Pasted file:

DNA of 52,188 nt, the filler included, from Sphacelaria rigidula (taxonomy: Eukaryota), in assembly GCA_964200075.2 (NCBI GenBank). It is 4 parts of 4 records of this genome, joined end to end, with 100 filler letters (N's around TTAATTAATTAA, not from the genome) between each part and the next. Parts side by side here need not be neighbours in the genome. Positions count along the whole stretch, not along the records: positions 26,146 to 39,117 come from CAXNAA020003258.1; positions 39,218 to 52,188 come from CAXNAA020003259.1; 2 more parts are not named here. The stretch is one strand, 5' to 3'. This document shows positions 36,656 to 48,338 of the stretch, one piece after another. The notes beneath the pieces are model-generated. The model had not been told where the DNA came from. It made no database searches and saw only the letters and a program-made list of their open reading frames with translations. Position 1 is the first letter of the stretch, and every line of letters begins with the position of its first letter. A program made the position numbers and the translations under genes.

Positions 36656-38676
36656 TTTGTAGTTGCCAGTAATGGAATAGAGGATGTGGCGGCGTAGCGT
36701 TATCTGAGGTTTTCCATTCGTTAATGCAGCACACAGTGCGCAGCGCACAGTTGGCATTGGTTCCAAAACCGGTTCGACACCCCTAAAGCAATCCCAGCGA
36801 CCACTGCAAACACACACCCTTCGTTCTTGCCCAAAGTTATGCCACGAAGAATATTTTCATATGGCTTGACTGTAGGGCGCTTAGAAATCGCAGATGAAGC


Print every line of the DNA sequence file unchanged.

DNA of 52,188 nt, the filler included, from Sphacelaria rigidula (taxonomy: Eukaryota), in assembly GCA_964200075.2 (NCBI GenBank). It is 4 parts of 4 records of this genome, joined end to end, with 100 filler letters (N's around TTAATTAATTAA, not from the genome) between each part and the next. Parts side by side here need not be neighbours in the genome. Positions count along the whole stretch, not along the records: positions 26,146 to 39,117 come from CAXNAA020003258.1; positions 39,218 to 52,188 come from CAXNAA020003259.1; 2 more parts are not named here. The stretch is one strand, 5' to 3'. This document shows positions 36,656 to 48,338 of the stretch, one piece after another. The notes beneath the pieces are model-generated. The model had not been told where the DNA came from. It made no database searches and saw only the letters and a program-made list of their open reading frames with translations. Position 1 is the first letter of the stretch, and every line of letters begins with the position of its first letter. A program made the position numbers and the translations under genes.

Positions 36656-38676
36656 TTTGTAGTTGCCAGTAATGGAATAGAGGATGTGGCGGCGTAGCGT
36701 TATCTGAGGTTTTCCATTCGTTAATGCAGCACACAGTGCGCAGCGCACAGTTGGCATTGGTTCCAAAACCGGTTCGACACCCCTAAAGCAATCCCAGCGA
36801 CCACTGCAAACACACACCCTTCGTTCTTGCCCAAAGTTATGCCACGAAGAATATTTTCATATGGCTTGACTGTAGGGCGCTTAGAAATCGCAGATGAAGC